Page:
Honestly, this is more about them having a personal failing than it is about your ability to navigate political discussions. You can find people like this in conversations about Pokemon, for pity's sake.

In general it's always good to not be That Guy about politics, but I don't think someone coming back at you like this is your fault.
posted by EmpressCallipygos at 5:57 AM on September 26 [3 favorites]

Honestly? I lie and say I'm Canadian. It forestalls any number of unpleasant conversations and everyone seems to hold the understanding that Canadians are nice. I spend quite a bit of time there anyway so it's not entirely untrue, but I hereby give you permission to adopt the ruse if it will help. I know a lot of Americans who travel internationally who do this as well.
posted by ananci at 6:16 AM on September 26 [1 favorite]

I've done this successfully in the past (although I've since backslid, and this ask is actually a useful reminder to me). Here are a few things that helped:

1. Limit social media, including (especially?) Metafilter.
2. Take a look at what you do on the internet when you don't have anything else to do. This was a big source of trouble for me, because the sites that I just habitually check are all news/politics-heavy. Try to find some replacements.
3. This is the most important one: try to be less interested in opinions, including your own. For me, I had a weird moment of clarity where I suddenly realized how much of conversation about politics, both online and off, was just people broadcasting their opinions at each other to no real effect. I decided to cultivate having fewer opinions about things. I can't stop other people from wanting to tell me their opinions, but there's less opportunity for that kind of conversation to take hold if I don't respond with one of my own. Instead, I try to ask people about experiences and stories that they have.
posted by Ragged Richard at 8:27 AM on September 26 [8 favorites]

Somebody wants to talk to me about the US or US Politics. I want to : establish that I'm on the left; indicate that I'm unhappy with the state of US politics; acknowledge that the US has done a lot of bad things in the world; and if possible, change the subject or leave the conversation

I get the motivation behind this but I suspect this is where you are running into trouble. I would not say anything about my own political leanings and instead treat the interaction as an opportunity to observe how American politics is perceived by those outside of the U.S.

Trying to establish your place in the continuum will almost certainly put a target on your back as someone who is a person with an opinion that is OPEN TO DEBATE. This is a trap in my opinion. What you are looking for is a dialogue with the other person not a debate.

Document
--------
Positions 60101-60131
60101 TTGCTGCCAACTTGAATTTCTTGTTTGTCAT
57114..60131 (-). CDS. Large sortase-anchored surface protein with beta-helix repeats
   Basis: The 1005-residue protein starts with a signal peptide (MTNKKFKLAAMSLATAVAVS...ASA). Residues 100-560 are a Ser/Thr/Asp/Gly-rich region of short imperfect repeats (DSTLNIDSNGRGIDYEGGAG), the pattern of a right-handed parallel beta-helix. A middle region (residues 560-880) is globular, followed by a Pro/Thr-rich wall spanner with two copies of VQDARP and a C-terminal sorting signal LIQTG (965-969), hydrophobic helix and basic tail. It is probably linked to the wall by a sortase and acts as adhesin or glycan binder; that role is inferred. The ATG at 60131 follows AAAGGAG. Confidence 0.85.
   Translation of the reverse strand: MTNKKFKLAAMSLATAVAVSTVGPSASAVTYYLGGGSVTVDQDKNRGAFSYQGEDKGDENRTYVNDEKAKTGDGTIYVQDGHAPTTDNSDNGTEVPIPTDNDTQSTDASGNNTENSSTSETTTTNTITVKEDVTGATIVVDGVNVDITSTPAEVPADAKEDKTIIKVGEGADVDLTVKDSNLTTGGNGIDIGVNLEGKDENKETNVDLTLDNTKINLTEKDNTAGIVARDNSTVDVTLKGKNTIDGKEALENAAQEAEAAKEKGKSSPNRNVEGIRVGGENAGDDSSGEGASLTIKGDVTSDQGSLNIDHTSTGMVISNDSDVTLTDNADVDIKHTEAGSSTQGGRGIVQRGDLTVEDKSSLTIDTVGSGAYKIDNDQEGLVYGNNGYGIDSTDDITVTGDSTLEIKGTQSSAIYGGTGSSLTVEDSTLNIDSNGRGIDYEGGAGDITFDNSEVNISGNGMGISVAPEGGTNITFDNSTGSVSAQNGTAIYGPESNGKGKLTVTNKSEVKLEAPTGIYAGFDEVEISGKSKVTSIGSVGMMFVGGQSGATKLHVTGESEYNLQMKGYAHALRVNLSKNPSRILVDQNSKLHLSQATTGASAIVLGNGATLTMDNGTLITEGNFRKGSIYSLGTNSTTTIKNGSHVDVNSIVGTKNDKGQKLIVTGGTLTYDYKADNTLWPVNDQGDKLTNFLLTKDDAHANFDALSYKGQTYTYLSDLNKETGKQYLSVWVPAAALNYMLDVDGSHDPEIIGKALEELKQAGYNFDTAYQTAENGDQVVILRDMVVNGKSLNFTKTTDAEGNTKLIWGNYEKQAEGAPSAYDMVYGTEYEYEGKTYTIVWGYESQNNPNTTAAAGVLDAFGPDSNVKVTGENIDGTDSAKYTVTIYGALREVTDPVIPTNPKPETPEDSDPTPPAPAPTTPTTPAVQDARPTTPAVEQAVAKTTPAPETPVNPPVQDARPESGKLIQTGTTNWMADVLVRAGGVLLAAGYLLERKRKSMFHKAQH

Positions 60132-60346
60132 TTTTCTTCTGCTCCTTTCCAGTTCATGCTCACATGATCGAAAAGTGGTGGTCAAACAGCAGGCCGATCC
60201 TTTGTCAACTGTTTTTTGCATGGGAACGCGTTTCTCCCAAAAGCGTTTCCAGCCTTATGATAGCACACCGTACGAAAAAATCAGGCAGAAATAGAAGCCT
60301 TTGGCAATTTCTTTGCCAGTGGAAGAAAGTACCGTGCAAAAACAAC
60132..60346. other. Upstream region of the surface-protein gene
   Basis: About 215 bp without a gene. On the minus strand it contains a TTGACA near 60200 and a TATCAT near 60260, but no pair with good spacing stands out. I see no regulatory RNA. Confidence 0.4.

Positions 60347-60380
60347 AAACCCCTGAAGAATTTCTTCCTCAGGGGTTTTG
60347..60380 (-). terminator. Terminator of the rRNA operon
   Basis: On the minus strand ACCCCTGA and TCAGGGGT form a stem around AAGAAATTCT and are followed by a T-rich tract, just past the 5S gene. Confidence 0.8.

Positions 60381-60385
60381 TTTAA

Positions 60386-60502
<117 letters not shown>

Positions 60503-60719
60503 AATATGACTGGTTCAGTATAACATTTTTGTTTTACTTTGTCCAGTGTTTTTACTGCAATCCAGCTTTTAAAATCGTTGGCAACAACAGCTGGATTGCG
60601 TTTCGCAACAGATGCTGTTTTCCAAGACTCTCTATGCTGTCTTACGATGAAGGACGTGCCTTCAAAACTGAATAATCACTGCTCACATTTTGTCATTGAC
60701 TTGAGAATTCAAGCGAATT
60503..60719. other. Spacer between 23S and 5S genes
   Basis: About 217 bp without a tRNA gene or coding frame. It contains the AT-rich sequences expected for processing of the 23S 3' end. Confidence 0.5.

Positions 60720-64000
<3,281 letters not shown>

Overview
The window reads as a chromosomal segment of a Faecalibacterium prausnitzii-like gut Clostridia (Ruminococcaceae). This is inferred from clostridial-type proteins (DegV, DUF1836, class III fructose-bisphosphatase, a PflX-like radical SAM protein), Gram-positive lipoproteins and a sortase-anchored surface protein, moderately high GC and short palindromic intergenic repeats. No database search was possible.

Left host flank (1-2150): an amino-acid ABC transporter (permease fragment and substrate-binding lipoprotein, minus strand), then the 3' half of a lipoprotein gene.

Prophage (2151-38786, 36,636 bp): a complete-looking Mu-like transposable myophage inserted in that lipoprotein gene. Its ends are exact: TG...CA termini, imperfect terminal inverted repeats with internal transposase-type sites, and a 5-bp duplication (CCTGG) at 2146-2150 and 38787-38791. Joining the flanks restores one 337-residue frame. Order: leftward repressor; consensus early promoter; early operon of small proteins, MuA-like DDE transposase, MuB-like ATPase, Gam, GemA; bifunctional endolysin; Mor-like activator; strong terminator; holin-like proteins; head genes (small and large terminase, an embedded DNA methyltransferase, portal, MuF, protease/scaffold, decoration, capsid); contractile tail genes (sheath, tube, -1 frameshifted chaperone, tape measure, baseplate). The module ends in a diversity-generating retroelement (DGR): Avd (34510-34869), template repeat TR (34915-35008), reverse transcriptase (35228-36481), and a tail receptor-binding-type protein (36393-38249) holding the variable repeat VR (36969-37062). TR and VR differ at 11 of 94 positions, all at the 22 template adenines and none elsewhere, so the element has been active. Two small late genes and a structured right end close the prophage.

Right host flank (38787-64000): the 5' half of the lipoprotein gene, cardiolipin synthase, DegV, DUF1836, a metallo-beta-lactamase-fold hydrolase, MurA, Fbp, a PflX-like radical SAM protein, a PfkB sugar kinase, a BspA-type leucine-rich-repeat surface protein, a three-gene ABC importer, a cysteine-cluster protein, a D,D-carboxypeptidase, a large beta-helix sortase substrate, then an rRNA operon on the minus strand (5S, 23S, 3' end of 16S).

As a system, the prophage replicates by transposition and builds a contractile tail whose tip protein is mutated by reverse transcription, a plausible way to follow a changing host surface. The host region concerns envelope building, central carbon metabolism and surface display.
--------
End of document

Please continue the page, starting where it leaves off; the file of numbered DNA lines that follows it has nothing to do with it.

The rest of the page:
As for ruminating, I've found immersing myself in fiction has been a great help to get off of that merry-go-round. It's a great re-set.
posted by tafetta, darling! at 8:39 AM on September 26 [2 favorites]

Echoing what phunniemee says -- figuring out what you actually believe might be key to avoiding these kinds of conversations, or steering them in a direction that is less awkward.

I am not at all comfortable with a "politics as sport" type conversation or picking teams like we're watching an event, and peoples' actual lives aren't at stake. Political news as entertainment has done a real number on us, I think.

Does climate change matter to you? Prison reform? Student debt relief? Kind of digging into one of those areas (and becoming active as much as possible) could have the dual benefit of providing at outlet and community into which to channel some of your anxiety, while also giving you a topic of conversation that can bisect neat political divides.
posted by pantarei70 at 11:02 AM on September 26 [2 favorites]

By "validating and establishing" you're inviting conversation and debate and you're already in too deep.

The solution is just to immediately change the subject or leave the conversation if the other party won't let you change the subject.

Another vote for this approach. I'm not proud of it, but I don't have it in me to perfectly prune my social circle according to standards of ideological purity, and so I'm on somewhat affectionate terms with quite a few people of highly questionable politics. And this it the only way that works for me. I mean, I did have all those arguments with them, when I was younger, and I think that was actually very important too. I hate to imagine they could think I'd agree - and do, on occasion, also remind them of my disagreement; silence reads as approval, I wouldn't want that - but then I drop it, and find something else to talk about. The magic words are "that's not my experience/ not my observation/let's agree to disagree."